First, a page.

And by the way, I always try to be objective about Trump but when I am, I cop criticisms from Trump-lovers, who are right-wing voters sick of political correctness, climate change believers and left-wingers who have enormous control of what media says nowadays.

On the other hand, if I recognise that Trump has helped the US economy and the stock market and that he has a right to take on China (which does steal IP, does behave like a sneaky Communist state behind Chinese businesses and uses protection that was OK when it was a smaller economy but inappropriate now), I get accused of being a Trump lover.

Did I imply earlier that politics brings out the nastiness in one-eyed amateur political observers?

I use the word “amateur” because I have been paid to comment for over three decades and, in the old days, I got the gig because I was teaching Applied Macroeconomics at UNSW, which meant I looked at how the economy worked in the real world. It clearly had to look at Government policy and how it affected the economy. As a teacher/lecturer and writer, I strive to be objective. It’s not easy but, as an academic, I knew it would open me to fair criticism if I let my bias drive my analysis. In my media work, I’ve always tried to separate what I might like politically to what my job is, which is to explain the quirkiness and the hidden nature of economics. I think of myself as an economics and markets educator but I know that my best efforts to be objective could be construed as being advice and influence by others.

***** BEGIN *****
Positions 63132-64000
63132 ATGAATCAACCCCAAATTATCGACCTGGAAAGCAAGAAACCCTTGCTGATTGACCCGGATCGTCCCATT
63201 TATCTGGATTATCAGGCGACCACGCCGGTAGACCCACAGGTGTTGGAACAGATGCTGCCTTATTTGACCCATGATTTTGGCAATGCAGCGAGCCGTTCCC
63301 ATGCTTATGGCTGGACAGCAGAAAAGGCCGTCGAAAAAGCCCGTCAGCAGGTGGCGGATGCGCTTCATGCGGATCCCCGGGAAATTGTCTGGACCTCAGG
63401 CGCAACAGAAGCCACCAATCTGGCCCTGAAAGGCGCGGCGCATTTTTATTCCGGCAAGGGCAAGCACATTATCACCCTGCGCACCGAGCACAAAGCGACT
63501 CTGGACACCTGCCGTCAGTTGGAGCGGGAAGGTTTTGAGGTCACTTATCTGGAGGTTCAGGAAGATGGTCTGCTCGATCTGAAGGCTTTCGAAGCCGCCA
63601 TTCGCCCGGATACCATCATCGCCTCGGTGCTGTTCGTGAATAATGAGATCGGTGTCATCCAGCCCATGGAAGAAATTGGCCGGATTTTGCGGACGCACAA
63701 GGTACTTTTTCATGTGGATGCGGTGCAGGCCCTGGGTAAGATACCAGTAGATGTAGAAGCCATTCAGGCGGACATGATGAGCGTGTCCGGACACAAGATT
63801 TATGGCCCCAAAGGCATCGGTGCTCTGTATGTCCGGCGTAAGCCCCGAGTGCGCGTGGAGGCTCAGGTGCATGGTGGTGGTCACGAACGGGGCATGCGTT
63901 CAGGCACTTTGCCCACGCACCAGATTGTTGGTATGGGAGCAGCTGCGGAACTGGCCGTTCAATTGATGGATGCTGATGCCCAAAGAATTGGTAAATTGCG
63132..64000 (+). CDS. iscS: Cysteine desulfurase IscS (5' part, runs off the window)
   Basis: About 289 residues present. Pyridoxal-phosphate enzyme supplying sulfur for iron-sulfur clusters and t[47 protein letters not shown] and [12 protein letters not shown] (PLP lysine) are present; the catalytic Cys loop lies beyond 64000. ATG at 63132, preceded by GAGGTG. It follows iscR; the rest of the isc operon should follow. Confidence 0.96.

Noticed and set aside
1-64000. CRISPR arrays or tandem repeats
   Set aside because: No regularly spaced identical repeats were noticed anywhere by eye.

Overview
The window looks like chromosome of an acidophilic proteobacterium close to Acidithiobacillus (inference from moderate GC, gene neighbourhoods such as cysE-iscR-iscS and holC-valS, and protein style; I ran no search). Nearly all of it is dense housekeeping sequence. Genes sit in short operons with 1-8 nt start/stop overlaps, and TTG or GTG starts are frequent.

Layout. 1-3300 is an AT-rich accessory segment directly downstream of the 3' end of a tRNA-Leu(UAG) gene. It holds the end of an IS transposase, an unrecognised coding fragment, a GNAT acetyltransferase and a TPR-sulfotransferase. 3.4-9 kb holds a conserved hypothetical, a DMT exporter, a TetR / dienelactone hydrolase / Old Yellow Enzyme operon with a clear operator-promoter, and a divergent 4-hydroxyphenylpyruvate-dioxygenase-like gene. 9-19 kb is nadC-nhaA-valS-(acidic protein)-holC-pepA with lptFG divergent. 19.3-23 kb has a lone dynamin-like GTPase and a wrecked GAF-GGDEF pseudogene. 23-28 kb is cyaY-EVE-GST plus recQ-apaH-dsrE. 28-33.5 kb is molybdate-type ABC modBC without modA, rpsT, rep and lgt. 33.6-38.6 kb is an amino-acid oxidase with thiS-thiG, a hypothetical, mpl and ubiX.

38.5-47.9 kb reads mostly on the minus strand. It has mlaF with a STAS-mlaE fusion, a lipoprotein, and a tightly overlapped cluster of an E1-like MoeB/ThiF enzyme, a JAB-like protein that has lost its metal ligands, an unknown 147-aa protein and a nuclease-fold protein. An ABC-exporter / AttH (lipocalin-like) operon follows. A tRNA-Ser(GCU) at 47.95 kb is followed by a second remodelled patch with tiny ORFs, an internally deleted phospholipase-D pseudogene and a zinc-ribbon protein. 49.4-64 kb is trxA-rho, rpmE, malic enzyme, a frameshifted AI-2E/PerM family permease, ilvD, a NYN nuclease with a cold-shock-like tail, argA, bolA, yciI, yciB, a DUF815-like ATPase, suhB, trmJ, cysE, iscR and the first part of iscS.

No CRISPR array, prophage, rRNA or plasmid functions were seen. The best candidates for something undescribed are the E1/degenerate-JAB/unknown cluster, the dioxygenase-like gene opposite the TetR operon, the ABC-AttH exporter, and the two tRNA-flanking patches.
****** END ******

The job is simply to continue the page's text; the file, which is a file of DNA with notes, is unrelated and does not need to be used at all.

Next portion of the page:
The best example of me being economically objective but made me look political was when I looked at Labor’s negative gearing policy and concluded that the changes would help homebuyers rather than home sellers. That brought negative criticism. But my conclusion was obvious. Whatever the multiple goals of a ‘caring and sharing’ Labor, the changes not only save the Government money, they make it easier for first homebuyers and other household property buyers to be more competitive with potential landlords, who have a tax advantage when they go to an auction.